With the world’s population projected to hit 9.6 billion by 2050, the United Nations’ Food and Agriculture Organization has released a report that recommends the development of “non-traditional” dairy sources to provide valuable nutrition to some of the most vulnerable communities. So what classifies as a non-traditional dairy source? According to the FAO, protein-rich milk can be sourced from llamas, alpaca, donkeys, yaks, camels, moose and reindeer.

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This is not to suggest that we’ll be picking up a quart of moose milk in the corner store anytime soon. Rather, the publication—Milk and Dairy Products in Human Nutrition—recommends that governments should invest in programs that help low-income families keep their own small dairy livestock. In doing so, the UN suggests, nations may be able circumvent risks of malnutrition within poor communities.

According to the UN, “[d]airy consumption in developing countries is expected to grow by 25 percent by 2025 as a result of population growth and rising incomes,” but the high price of cows milk is likely to remain too costly for many poor families. By utilizing non-traditional sources, vulnerable communities might be able to yield both nutritional and economic benefits.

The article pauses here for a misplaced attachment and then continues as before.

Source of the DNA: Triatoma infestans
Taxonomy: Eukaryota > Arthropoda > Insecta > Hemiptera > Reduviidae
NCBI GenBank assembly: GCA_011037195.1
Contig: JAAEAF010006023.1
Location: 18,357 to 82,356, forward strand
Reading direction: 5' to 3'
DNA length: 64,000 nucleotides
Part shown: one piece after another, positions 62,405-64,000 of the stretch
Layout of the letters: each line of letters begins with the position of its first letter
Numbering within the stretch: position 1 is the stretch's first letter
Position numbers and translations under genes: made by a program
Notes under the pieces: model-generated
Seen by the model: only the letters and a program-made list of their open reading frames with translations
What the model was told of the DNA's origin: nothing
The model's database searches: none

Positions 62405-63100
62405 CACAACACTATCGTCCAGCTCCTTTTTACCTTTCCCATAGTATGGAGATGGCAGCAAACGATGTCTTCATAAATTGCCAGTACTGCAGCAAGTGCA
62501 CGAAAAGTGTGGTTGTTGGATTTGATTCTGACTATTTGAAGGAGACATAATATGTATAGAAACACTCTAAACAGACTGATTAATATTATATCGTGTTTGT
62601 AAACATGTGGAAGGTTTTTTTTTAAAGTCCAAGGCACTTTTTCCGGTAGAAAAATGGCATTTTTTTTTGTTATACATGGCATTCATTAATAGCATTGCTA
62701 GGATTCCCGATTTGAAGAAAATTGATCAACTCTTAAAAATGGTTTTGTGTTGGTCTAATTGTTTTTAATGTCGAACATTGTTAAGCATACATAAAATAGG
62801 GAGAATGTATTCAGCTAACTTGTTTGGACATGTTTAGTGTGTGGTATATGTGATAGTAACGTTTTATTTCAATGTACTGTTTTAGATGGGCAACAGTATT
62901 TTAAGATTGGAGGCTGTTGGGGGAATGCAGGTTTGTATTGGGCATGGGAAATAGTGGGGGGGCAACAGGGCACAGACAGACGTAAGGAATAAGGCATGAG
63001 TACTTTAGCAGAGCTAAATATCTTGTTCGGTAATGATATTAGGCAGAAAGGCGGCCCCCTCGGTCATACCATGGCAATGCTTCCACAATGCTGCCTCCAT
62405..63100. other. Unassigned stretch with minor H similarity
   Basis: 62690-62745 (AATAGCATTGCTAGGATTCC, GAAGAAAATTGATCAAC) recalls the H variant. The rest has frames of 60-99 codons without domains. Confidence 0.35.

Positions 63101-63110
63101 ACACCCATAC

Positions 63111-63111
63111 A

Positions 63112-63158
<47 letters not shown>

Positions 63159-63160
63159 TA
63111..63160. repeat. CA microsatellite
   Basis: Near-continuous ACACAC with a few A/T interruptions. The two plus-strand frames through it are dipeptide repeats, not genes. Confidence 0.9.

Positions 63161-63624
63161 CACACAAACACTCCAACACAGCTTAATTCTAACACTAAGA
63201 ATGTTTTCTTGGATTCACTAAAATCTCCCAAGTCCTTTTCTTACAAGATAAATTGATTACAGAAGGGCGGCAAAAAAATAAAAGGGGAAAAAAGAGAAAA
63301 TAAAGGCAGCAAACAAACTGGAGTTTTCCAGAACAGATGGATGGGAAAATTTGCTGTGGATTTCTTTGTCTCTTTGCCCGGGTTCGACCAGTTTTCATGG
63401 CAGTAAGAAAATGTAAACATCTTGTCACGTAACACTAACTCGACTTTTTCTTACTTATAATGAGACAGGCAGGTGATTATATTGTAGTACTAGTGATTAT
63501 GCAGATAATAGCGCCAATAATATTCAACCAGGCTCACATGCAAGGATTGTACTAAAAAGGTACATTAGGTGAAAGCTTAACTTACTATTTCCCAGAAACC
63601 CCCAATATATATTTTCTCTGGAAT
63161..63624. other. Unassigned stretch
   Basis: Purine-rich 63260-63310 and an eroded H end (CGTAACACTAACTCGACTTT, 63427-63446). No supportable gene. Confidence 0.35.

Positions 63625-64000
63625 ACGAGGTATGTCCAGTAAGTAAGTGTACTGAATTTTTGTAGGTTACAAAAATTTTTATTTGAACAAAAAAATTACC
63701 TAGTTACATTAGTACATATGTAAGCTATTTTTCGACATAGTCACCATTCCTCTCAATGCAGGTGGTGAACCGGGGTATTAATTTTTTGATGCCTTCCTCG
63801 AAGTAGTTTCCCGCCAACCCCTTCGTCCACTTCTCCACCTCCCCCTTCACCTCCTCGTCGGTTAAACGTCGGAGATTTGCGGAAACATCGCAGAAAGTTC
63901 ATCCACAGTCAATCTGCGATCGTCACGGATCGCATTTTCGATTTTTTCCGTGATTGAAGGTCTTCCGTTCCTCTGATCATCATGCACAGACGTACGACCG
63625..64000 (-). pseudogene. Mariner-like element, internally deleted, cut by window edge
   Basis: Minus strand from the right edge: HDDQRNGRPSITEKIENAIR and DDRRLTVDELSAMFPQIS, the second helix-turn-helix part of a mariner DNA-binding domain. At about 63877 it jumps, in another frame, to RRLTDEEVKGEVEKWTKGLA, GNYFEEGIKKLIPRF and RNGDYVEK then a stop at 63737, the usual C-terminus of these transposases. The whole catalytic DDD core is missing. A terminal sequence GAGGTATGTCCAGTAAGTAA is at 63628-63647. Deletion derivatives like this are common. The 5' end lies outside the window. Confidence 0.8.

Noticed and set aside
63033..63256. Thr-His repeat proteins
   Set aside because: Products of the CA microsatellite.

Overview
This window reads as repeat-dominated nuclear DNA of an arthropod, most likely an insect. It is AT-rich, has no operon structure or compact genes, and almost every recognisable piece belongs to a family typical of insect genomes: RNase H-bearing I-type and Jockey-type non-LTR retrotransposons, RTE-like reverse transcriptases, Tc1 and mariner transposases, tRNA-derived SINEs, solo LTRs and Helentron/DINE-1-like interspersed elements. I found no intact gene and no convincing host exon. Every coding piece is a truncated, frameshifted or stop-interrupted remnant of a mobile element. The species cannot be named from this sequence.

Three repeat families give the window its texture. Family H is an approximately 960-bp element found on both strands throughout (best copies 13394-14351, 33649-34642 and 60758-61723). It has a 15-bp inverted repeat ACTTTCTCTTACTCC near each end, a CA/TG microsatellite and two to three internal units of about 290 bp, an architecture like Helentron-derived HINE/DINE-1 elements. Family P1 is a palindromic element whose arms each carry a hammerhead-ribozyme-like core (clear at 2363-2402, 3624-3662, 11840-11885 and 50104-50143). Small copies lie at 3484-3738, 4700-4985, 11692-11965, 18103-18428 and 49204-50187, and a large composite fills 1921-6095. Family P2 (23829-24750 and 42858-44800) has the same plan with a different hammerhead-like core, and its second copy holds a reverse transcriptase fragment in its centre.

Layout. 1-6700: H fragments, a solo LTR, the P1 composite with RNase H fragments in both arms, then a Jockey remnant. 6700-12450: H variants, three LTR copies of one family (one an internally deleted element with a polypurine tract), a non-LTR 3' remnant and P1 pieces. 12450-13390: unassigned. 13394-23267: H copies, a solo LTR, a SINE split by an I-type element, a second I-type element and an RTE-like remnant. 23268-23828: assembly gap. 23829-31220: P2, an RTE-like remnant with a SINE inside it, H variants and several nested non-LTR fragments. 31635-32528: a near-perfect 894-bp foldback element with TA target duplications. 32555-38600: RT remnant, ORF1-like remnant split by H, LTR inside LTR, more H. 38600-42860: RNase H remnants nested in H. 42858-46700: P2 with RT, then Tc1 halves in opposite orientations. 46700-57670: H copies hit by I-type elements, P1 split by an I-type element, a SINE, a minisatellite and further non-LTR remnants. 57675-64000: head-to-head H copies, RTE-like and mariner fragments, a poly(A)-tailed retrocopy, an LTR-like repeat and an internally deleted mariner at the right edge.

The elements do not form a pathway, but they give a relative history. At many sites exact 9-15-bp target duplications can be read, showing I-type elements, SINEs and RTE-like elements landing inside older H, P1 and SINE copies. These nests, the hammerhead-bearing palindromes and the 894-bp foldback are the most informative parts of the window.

The publication also recommends that alternative dairy sources may have some health benefits over conventional cows milk. While the notion of drinking milk from reindeer and moose might sound unusual, the animals produce milk that is not only high in fat and protein, but that has half the lactose content of cows milk—providing a possible source of nutrition for those with dietary restrictions.

The increased consumption of dairy will invariably have a damaging effect on the environment. Currently dairy production accounts for four percent of all man-made greenhouse gas emissions, in addition to the strain that such farming puts on land and water resources. The publication notes that while dairy production has a lower overall methane output than meat production, changes must be made in dairy farming to reduce its environmental impact.

+ UN FAO “Milk and Dairy Products in Human Nutrition [PDF]

Via Raw Story